Just in time for the holiday rush, airline passengers will once again be subject to random secondary security searches, including "pat-downs," starting Dec. 22.
That means some folks will be pulled aside for another going-over after they already pass through a metal detector and their carry-on bags are inspected at airport security checkpoints. That going-over, too, is being revamped.
On the same day, the restrictions loosen for what passengers can carry on the airplanes. Back in: scissors with blades less than 4 inches and screwdrivers and other tools that are 7 inches or less.
The changes will enhance safety, security officials say, because they'll take the predictability out of searches and reduce the time security workers spend searching bags for small scissors so they can focus on more-dangerous items.
Some passengers are concerned it will all add up to much longer lines and confusion.
"Whether you were a frequent flier or a potential terrorist, you knew what to expect,'' said Kip Hawley, Transportation Security Administration assistant secretary. "With the changes we are implementing later this month, that predictability will be gone."
Screening procedures will be easy for passengers to navigate, he said, but difficult for terrorists to manipulate.
The TSA won't say what percentage of passengers will get the random checks. They now can face extra screening because of actions such as buying a one-way ticket with cash or refusing to remove shoes at checkpoints.
Random secondary screenings were dropped in 2003 because they were deemed too much of a hassle. But the TSA says they will now take only a minute or two.
They may include a screening of shoes for explosives, additional "wanding," "enhanced" pat-down searches and bag inspections.
In the past, TSA protocol called for a pat-down of the entire back and the front of the torso around the stomach. The new pat-downs will include arms and legs to improve the odds of detecting nonmetal weapons and explosives.
As is the case now, security officers will only pat-down passengers of the same sex and passengers may request privacy.
Doug Kapsa, a frequent business traveler who works for FasTest Inc. of St. Paul, doubts the changes won't add up to delays. "I'm not buying that,'' he said. "It'll slow things down."
Like some 2,400 other fellow travelers, Kapsa was enrolled in a "registered traveler" program that sped him through security checks at Minneapolis-St. Paul International Airport. The program ended about a month ago. "I could arrive at the airport and be through security in two minutes,'' said Kapsa.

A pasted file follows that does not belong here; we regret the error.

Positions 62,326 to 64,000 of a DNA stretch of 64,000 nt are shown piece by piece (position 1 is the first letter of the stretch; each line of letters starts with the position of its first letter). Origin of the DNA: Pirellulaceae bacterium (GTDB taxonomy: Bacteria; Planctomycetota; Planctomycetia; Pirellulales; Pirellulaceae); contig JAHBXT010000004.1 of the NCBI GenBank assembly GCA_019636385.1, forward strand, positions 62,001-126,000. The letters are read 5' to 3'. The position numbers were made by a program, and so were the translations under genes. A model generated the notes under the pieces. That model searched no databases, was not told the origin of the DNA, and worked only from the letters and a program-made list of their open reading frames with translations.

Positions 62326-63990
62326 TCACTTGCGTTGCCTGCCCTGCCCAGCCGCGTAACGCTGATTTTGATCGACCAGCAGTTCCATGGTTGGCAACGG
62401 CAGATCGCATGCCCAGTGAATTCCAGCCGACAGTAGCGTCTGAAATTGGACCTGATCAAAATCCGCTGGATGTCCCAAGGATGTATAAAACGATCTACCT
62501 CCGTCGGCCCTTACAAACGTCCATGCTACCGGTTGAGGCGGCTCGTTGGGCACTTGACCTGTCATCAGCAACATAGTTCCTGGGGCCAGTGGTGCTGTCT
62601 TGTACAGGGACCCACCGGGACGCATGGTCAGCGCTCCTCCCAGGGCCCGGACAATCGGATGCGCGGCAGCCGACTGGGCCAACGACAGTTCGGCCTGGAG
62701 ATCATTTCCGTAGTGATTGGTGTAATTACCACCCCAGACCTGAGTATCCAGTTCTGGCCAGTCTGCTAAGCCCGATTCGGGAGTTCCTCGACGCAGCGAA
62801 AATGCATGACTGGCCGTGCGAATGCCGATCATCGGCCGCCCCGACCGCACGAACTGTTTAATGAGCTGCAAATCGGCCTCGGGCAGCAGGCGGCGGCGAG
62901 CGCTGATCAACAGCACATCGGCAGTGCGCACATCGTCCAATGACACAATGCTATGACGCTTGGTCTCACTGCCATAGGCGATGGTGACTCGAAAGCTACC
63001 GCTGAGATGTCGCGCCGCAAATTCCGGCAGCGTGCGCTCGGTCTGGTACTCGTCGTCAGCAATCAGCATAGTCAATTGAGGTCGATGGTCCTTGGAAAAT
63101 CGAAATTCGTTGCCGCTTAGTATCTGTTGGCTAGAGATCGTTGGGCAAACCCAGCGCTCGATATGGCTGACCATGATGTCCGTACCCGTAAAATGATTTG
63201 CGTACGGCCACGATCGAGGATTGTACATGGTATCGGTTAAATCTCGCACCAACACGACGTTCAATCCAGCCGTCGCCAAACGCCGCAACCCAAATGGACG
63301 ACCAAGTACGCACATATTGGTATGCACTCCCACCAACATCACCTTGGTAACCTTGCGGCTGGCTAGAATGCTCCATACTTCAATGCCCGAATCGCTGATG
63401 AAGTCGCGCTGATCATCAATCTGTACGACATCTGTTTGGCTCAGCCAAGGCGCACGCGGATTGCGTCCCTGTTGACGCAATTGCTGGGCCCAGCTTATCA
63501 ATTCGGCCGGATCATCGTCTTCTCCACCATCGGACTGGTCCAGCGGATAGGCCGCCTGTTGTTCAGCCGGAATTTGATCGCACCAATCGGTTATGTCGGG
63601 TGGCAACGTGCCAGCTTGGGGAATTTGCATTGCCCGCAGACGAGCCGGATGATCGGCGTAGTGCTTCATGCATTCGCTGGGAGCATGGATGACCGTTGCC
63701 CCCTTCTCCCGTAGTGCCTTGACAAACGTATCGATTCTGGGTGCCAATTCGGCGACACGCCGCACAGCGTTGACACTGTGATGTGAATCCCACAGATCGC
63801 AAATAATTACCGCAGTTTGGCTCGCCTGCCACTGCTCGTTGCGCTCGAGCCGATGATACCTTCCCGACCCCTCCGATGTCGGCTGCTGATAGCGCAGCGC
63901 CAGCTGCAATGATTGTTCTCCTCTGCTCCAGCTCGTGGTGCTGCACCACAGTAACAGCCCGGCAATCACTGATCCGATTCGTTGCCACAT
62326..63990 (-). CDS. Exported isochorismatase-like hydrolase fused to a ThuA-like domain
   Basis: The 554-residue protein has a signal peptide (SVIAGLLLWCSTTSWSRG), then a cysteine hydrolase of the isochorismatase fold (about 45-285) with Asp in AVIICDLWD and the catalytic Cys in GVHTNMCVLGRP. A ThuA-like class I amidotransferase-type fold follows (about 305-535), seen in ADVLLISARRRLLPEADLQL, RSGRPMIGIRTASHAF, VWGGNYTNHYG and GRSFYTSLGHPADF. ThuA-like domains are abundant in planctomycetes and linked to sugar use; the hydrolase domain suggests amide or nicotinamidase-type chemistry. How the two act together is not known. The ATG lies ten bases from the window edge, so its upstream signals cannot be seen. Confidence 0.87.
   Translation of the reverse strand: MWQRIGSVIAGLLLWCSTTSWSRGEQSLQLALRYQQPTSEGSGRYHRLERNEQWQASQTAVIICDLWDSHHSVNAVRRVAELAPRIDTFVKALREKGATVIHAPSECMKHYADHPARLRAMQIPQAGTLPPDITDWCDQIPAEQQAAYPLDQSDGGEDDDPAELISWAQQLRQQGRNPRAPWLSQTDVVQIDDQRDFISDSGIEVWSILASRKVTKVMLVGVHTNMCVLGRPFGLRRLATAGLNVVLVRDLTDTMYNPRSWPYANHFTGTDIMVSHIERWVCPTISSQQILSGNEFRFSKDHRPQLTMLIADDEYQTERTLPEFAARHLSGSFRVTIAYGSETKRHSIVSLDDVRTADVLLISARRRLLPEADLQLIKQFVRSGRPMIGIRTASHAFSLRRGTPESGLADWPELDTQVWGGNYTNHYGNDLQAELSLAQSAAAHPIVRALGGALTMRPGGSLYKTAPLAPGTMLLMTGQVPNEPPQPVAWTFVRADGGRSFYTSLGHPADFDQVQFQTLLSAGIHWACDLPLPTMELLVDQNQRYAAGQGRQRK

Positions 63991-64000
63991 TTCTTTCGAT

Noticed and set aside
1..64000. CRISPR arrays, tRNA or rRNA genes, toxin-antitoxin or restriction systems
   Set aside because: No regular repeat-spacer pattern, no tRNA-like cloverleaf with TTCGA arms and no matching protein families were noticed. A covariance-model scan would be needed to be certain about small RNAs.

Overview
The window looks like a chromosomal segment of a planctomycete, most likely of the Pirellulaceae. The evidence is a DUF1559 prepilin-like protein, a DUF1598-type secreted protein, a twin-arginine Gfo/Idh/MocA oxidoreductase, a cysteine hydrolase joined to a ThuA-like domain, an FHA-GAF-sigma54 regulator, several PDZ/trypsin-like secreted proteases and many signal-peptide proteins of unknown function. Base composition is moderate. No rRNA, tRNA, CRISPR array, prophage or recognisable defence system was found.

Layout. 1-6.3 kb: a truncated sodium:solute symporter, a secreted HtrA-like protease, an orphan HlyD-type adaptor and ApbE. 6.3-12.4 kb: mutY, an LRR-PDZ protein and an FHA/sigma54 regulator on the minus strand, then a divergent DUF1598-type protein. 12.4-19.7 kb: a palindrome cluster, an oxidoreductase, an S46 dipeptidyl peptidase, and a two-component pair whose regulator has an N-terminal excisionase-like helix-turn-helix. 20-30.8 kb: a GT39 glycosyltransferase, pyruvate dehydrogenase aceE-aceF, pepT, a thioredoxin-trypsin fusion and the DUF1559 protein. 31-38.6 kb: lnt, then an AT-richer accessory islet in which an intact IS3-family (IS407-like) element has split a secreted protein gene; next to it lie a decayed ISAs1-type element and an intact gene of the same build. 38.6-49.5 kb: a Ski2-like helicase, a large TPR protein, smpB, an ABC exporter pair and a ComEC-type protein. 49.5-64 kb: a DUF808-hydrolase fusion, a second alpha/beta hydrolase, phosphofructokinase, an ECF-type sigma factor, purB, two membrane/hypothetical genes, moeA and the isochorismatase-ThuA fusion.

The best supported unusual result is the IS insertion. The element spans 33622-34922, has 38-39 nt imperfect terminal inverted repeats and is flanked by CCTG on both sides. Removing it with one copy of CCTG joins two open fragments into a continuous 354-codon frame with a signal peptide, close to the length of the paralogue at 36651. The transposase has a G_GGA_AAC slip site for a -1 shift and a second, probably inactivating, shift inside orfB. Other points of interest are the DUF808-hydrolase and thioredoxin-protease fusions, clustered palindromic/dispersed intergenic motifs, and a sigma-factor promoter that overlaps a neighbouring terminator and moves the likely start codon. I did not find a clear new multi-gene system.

Minneapolis-St. Paul airport officials hope the random searches will strengthen security without significantly slowing checkpoint screening, said spokesman Patrick Hogan.
The smaller scissors, screwdrivers and other items no longer banned from airplanes Dec. 22 accounted for about 25 percent of the prohibited items found in passenger carry-on bags. But they don't pose a real danger when it comes to taking control of an aircraft, said Hawley, the TSA official.
"I am convinced that the time now spent searching bags for small scissors and tools can be better utilized to focus on the far more dangerous threat of explosives,'' he said.
Northwest Airlines, the Twin Cities dominant carrier, deferred comment on the new standards to its industry trade group, the Air Transport Association, which noted airlines support the change.
But David Castelveter, a spokesman for rival ATA Airlines, said, "If it took two more minutes of my time to ensure the safety of the plane I'm flying on, I'd be totally agreeable."
Bloomberg News contributed to this story. Martin J. Moylan covers airlines and can be reached at 651-228-5479 or mmoylan@pioneerpress.
News stories provided by third parties are not edited by "Site Publication" staff. For suggestions and comments, please click the Contact link at the bottom of this page.
Random secondary screenings were dropped in 2003 because they were deemed too much of a hassle.
Neither strike nor soaring oil costs will keep Americans from traveling in record numbers this holiday season, but their toughest obstacle may be at the nation's airports.
TSA hopes to create a kinder, gentler screening process.